Carmel Partners buys one of Queens’ most expensive development sites

Ron Zeff’s company pays Stawski Partners $200M for Court Square property

Ron Zeff and Rendering of the LIC project (Carmel Partners)
Ron Zeff and Rendering of the LIC project (Carmel Partners)

One of the priciest-ever Queens development sites has traded hands in what could be the last big deal in Long Island City’s multifamily building boom — at least for the foreseeable future.

Ron Zeff’s Carmel Partners paid $200 million this week for a large site in the Court Square section of Long Island City, where the San Francisco-based developer can build a rental tower with more than 900 apartments.

It’s the second-most expensive development site ever sold in Queens, behind only TF Cornerstone’s purchase of a site in the neighborhood’s Hunter’s Point area for $285 million in 2018, according to Real Capital Analytics.

It could very well be the last big development deal for a while. The market for buildable land has been mired in uncertainty as the state’s 421a tax abatement, popular among multifamily developers, is set to expire in June. Gov. Kathy Hochul has proposed a replacement program called 485w, but its passage by the state legislature is not guaranteed. State lawmakers excluded the proposal from a list of budget priorities released earlier this week, giving an indication of how negotiations could take shape in the coming weeks.

The only major sites to trade hands are those — like the Court Square property — that can meet the deadline this summer to qualify for the incentive.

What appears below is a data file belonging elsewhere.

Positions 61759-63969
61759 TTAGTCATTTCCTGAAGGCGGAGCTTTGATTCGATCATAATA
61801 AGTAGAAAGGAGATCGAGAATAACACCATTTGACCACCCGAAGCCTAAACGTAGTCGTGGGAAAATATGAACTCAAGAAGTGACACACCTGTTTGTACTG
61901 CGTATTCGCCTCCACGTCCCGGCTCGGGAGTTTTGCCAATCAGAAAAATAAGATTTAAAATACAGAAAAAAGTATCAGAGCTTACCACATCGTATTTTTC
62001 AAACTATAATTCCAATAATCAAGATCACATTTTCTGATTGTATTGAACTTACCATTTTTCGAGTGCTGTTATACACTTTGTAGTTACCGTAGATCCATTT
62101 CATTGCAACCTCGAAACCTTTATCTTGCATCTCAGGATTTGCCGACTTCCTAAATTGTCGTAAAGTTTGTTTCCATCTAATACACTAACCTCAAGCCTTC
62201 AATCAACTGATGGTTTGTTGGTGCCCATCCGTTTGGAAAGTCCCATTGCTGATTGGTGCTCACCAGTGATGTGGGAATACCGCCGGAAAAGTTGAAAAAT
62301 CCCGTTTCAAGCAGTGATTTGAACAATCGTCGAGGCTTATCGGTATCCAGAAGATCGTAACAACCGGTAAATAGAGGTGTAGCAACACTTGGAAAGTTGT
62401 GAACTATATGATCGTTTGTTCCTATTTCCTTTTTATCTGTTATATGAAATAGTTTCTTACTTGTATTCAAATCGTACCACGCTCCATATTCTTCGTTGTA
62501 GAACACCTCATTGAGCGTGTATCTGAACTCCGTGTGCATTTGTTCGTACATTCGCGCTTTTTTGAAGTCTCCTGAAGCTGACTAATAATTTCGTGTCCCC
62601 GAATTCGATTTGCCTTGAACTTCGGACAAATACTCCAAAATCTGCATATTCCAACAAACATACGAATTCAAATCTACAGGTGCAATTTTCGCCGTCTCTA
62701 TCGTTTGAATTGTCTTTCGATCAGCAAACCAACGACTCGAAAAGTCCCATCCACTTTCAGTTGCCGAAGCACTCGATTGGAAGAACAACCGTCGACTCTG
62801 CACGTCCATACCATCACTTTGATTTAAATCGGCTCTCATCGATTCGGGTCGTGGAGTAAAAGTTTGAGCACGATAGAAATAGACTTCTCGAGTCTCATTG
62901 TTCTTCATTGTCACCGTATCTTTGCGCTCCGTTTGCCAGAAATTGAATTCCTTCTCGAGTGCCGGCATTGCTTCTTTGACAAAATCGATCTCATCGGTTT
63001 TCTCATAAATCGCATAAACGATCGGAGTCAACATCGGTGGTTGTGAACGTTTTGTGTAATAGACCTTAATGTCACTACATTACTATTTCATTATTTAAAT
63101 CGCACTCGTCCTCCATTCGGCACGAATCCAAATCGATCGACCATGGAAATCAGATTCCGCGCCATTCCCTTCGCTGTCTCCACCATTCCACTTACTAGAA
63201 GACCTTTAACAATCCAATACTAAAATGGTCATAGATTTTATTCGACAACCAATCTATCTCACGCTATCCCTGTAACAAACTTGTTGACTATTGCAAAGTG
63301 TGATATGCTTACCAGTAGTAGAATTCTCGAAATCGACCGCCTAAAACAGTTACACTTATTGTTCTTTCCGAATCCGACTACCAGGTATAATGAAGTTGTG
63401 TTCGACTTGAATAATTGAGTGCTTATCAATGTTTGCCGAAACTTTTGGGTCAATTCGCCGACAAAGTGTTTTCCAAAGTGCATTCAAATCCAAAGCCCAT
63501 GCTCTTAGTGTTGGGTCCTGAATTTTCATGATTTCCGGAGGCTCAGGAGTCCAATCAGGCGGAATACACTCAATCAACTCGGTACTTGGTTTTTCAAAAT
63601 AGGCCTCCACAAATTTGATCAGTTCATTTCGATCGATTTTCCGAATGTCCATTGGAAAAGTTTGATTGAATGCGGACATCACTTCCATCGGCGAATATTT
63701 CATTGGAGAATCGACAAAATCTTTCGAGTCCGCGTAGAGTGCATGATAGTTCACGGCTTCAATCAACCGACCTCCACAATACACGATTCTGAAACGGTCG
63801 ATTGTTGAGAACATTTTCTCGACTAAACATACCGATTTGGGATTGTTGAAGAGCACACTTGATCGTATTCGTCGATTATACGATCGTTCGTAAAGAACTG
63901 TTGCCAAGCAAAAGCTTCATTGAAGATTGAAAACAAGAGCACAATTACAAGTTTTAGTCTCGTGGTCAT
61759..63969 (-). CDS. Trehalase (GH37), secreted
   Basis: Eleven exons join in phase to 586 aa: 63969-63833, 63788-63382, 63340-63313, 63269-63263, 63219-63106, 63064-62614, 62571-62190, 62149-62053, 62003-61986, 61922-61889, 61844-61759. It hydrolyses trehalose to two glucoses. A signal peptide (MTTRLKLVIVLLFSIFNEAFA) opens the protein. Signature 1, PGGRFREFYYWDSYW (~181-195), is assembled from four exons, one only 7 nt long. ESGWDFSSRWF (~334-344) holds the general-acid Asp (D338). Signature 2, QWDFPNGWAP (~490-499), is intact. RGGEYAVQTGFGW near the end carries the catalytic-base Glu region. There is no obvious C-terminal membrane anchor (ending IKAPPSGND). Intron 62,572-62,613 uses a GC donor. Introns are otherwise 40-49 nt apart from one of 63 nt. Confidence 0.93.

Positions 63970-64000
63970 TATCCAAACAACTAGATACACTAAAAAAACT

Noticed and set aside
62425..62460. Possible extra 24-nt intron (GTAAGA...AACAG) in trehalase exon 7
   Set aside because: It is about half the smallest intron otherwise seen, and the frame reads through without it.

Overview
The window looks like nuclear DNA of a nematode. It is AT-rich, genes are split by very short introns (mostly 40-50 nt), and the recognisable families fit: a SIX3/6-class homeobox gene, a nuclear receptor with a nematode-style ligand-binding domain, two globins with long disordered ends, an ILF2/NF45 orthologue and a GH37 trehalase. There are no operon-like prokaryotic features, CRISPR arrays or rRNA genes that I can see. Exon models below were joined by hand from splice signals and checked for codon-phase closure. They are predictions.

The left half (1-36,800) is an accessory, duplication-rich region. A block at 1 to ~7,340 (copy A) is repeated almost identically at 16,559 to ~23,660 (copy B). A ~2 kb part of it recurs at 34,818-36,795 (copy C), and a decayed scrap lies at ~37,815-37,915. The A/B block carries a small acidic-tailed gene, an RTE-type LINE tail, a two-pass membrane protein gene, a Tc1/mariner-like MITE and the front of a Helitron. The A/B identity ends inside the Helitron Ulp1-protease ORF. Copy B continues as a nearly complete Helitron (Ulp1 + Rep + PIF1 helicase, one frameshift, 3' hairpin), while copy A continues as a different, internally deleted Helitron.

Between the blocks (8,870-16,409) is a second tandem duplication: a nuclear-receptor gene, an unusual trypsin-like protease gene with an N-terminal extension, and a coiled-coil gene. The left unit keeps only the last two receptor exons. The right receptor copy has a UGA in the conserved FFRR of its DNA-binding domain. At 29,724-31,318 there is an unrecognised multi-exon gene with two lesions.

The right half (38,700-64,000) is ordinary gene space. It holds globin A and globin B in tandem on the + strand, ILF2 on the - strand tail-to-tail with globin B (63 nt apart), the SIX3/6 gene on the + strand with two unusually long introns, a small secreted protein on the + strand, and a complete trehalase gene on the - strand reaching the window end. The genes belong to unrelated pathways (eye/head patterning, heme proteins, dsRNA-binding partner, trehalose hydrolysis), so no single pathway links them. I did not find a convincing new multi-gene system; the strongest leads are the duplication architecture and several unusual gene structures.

Woody Heller of Branton Realty

“It has fully approved plans and in-place footings, making it one of the most valuable and last sites to qualify for the Affordable New York program,” said Woody Heller of Branton Realty, who brokered the deal for seller Stawski Partners.

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Heller, who left his longtime home at Savills last year to start his own brokerage firm, added that at 43-30 24th Street, the development site is right at the edge of the Court Square area that was part of a rezoning in 2001 to allow for taller skyscrapers.

That means no buildings can rise higher than five stories to the west of the tower, preserving its Manhattan views.

A spokesperson for Carmel Partners declined to comment. Stawski could not be immediately reached.

The site has plans for a 66-story tower spanning more than 850,000 square feet. Axel Stawski had begun assembling the site as early as 1994, property records show.

“Dr. Stawski is generally not a seller,” said Fried Frank’s Jon Mechanic, who worked on the deal for Stawski Partners.

The deal comes about two months after Carmel bought a development site on the Upper East Side for nearly $74 million. The company is looking to sell its nearly 500-unit rental tower at 19 Dutch Street in the Financial District for more than $500 million.

Heller, meanwhile, started Branton Realty in March after 18 years at Savills, where he co-headed the firm’s investment-sales group. He’ll continue to do investment sales deals, primarily for development sites and office, residential and retail properties, while expanding into other areas, he said.